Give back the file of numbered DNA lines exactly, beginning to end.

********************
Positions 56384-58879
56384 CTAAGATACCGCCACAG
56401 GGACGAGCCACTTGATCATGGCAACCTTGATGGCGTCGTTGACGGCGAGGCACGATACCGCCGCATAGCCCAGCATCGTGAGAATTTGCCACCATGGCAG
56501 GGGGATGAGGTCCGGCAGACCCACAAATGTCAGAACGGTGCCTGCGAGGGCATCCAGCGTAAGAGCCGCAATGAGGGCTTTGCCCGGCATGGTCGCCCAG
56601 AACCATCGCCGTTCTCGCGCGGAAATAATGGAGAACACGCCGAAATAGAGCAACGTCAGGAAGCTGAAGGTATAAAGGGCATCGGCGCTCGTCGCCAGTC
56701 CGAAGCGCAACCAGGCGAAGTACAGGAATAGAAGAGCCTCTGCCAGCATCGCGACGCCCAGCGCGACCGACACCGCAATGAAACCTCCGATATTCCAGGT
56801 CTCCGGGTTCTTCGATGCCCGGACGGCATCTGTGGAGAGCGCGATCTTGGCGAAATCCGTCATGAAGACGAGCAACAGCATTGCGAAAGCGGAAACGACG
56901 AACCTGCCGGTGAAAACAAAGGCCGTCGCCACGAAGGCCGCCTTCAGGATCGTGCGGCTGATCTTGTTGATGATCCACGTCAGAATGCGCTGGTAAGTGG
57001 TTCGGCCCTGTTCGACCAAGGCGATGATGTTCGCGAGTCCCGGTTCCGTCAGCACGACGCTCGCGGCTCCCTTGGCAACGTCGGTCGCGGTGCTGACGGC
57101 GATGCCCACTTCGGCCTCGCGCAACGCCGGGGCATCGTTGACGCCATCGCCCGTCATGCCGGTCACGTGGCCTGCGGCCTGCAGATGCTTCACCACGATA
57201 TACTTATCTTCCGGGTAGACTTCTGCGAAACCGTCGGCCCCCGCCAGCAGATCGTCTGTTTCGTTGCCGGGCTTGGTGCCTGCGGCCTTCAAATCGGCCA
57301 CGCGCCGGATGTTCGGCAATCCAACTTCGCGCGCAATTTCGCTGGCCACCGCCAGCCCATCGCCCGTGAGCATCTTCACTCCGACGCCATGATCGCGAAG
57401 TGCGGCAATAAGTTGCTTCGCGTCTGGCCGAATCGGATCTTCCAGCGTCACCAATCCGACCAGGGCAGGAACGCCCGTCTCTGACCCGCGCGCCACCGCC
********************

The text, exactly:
Positions 56384-58879
56384 CTAAGATACCGCCACAG
56401 GGACGAGCCACTTGATCATGGCAACCTTGATGGCGTCGTTGACGGCGAGGCACGATACCGCCGCATAGCCCAGCATCGTGAGAATTTGCCACCATGGCAG
56501 GGGGATGAGGTCCGGCAGACCCACAAATGTCAGAACGGTGCCTGCGAGGGCATCCAGCGTAAGAGCCGCAATGAGGGCTTTGCCCGGCATGGTCGCCCAG
56601 AACCATCGCCGTTCTCGCGCGGAAATAATGGAGAACACGCCGAAATAGAGCAACGTCAGGAAGCTGAAGGTATAAAGGGCATCGGCGCTCGTCGCCAGTC
56701 CGAAGCGCAACCAGGCGAAGTACAGGAATAGAAGAGCCTCTGCCAGCATCGCGACGCCCAGCGCGACCGACACCGCAATGAAACCTCCGATATTCCAGGT
56801 CTCCGGGTTCTTCGATGCCCGGACGGCATCTGTGGAGAGCGCGATCTTGGCGAAATCCGTCATGAAGACGAGCAACAGCATTGCGAAAGCGGAAACGACG
56901 AACCTGCCGGTGAAAACAAAGGCCGTCGCCACGAAGGCCGCCTTCAGGATCGTGCGGCTGATCTTGTTGATGATCCACGTCAGAATGCGCTGGTAAGTGG
57001 TTCGGCCCTGTTCGACCAAGGCGATGATGTTCGCGAGTCCCGGTTCCGTCAGCACGACGCTCGCGGCTCCCTTGGCAACGTCGGTCGCGGTGCTGACGGC
57101 GATGCCCACTTCGGCCTCGCGCAACGCCGGGGCATCGTTGACGCCATCGCCCGTCATGCCGGTCACGTGGCCTGCGGCCTGCAGATGCTTCACCACGATA
57201 TACTTATCTTCCGGGTAGACTTCTGCGAAACCGTCGGCCCCCGCCAGCAGATCGTCTGTTTCGTTGCCGGGCTTGGTGCCTGCGGCCTTCAAATCGGCCA
57301 CGCGCCGGATGTTCGGCAATCCAACTTCGCGCGCAATTTCGCTGGCCACCGCCAGCCCATCGCCCGTGAGCATCTTCACTCCGACGCCATGATCGCGAAG
57401 TGCGGCAATAAGTTGCTTCGCGTCTGGCCGAATCGGATCTTCCAGCGTCACCAATCCGACCAGGGCAGGAACGCCCGTCTCTGACCCGCGCGCCACCGCC